"Near bottom is my guess," South countered.  "We'll beat only those East's who are brave enough to cash A in the teeth of my Diamond cuebid.  Won't be many of those, I'm afraid."

      "I thought about passing the 2 overcall doubled," North explained, "but I didn't think we can get it for more than 500."

      "Didn't matter," South countered.  "Most players would jump to 3 with this East hand.  3 doubled you would pass with alacrity.  +800 will be the par score here, I'm afraid."

      Certain that South was correct in his assessment, you interject an obvious question: "Pard, why did you bid only 2 with that hand ?"

      "Just a matter of style," partner explained.  "I've found that the Ace of a 7-card suit is often worth two tricks on defence, since the very fact that we are defending increases the chances of partner having a singleton."

      "So with KJ10xxxx and nothing else you would have ... "

      " ... bid 3 and gone for my life," partner agreed.  "But, then, 6 would be cold, wouldn't it ?"

      As you cover your eyes to prevent them from rolling out of their sockets, partner continues: "And, of course, it never hurts to be lucky !"

      Luckier still was the fact that you had only two more boards to play with this character !   
On to Board 26 To Index of Chapters To Colin's Bridge Page






Board 26: Denouement
      Your 7 would, of course, promise 10.  Marked with Three Hearts, with 976 you should ditch 9 at trick Two, unblocking the suit while utterly denying 10.

      You, of course, were helpful enough to play 9 at trick Two.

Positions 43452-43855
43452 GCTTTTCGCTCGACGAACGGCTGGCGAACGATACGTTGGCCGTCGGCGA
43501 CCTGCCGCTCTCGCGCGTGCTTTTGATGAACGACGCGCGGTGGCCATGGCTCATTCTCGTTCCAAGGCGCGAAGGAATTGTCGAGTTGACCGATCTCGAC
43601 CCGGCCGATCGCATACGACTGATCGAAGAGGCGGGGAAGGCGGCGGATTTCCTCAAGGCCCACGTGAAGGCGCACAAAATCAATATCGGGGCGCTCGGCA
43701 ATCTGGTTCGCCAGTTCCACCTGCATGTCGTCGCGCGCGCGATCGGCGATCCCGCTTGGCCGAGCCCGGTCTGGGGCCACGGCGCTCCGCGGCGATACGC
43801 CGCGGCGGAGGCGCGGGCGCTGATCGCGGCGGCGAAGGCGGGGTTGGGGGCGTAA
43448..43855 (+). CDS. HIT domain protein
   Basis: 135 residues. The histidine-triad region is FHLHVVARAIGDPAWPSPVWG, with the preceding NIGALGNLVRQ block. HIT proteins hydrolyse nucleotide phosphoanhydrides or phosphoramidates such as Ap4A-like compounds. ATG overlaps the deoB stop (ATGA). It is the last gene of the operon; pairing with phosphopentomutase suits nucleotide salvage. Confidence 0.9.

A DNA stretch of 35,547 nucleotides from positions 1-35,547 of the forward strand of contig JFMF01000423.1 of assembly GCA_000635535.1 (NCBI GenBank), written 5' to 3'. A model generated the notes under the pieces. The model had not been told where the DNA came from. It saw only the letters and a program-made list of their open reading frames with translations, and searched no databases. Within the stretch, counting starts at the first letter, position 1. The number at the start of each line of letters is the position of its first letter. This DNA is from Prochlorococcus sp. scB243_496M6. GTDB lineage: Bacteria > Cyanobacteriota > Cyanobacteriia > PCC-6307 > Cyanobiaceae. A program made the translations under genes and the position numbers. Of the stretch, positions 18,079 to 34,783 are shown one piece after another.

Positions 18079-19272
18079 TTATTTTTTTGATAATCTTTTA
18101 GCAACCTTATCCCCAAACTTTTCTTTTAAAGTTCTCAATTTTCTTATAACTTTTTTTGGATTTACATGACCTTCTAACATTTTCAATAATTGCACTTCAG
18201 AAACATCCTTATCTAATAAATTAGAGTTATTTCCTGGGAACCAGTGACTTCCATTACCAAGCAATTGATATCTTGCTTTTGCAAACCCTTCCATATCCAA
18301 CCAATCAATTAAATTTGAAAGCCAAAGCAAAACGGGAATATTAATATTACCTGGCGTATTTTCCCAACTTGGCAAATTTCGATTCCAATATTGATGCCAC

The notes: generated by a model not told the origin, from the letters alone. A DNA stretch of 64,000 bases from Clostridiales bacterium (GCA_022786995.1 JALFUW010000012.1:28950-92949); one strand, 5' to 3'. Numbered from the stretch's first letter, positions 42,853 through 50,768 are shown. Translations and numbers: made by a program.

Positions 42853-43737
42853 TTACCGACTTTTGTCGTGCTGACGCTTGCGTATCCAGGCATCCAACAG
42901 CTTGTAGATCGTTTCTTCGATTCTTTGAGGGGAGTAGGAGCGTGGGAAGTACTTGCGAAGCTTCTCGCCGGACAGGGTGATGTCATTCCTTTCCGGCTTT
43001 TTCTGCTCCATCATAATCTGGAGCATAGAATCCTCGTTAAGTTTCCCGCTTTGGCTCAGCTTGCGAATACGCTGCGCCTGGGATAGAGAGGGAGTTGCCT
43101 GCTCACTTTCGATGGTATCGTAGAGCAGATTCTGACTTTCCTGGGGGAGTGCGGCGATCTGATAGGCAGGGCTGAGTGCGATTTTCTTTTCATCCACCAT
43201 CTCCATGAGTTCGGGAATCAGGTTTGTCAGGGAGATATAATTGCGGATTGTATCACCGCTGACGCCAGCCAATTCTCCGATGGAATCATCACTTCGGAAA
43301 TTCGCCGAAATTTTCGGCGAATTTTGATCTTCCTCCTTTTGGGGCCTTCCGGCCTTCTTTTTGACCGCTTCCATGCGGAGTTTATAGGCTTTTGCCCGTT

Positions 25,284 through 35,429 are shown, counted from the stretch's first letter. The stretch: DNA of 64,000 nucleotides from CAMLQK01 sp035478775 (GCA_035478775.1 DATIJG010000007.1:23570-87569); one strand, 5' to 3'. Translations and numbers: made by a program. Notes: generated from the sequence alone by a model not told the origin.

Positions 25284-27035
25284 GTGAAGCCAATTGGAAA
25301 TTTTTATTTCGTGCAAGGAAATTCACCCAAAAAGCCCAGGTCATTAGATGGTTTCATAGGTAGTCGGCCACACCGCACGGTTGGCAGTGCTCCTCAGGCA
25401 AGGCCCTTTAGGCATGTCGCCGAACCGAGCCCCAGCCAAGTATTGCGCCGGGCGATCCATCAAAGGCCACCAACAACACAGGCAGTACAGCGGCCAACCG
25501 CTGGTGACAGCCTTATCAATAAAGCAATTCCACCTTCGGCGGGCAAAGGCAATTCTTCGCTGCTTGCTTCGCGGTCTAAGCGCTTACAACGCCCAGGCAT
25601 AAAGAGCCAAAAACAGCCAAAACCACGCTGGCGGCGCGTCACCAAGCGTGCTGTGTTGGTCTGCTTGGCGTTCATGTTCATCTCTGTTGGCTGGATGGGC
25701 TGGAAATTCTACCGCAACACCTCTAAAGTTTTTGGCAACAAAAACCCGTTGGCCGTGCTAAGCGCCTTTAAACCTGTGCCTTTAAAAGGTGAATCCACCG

Dummy (South)
K Q 3
5 4
Q 9 7 5
A Q J 7
Partner
10 8
K Q J 8
K 4 3
8 6 5 4
You
J 7 4 2
9 7 6
J 8 6
K 10 3
Declarer
A 9 6 5
A 10 3 2
A 10 2
9 2

      Most Declarers ducked at trick Two.  A Club switch and finesse at trick Three left You on lead.  Unable to lead both a Heart and a Club, most chose the former.  Declarer won A, played KQ and finessed 9.  On the last Spade, Partner was squeezed:
Dummy (South)
Q 9 7
A Q 7
Partner
J
K 4
8 6 5
You
J
J 8 6
10 3
Declarer
A
10
A 10 2
9

      At your table, Declarer, trusting your partner's 1 bid to show 5+ Hearts, won the second Heart trick and lost the Club finesse.  This allowed you to track through your last Heart.  Partner scooped up two Hearts and then found the critical second Club switch.  No more entry for the squeeze.

      "Well done, partner !" you gush. 

      "You too, pard," South said — with considerably less enthusiasm. 
On to Board 27 To Index of Chapters To Colin's Bridge Page






Board 27: Denouement
Dummy
K x x x x
K Q x x
K Q
A J
Pard
A Q
x x x
x x x x
10 9 8 x

      Declarer won partner's Club lead in hand with K, and immediately led 10.  Hoping that your only HCP would be J, partner played the Q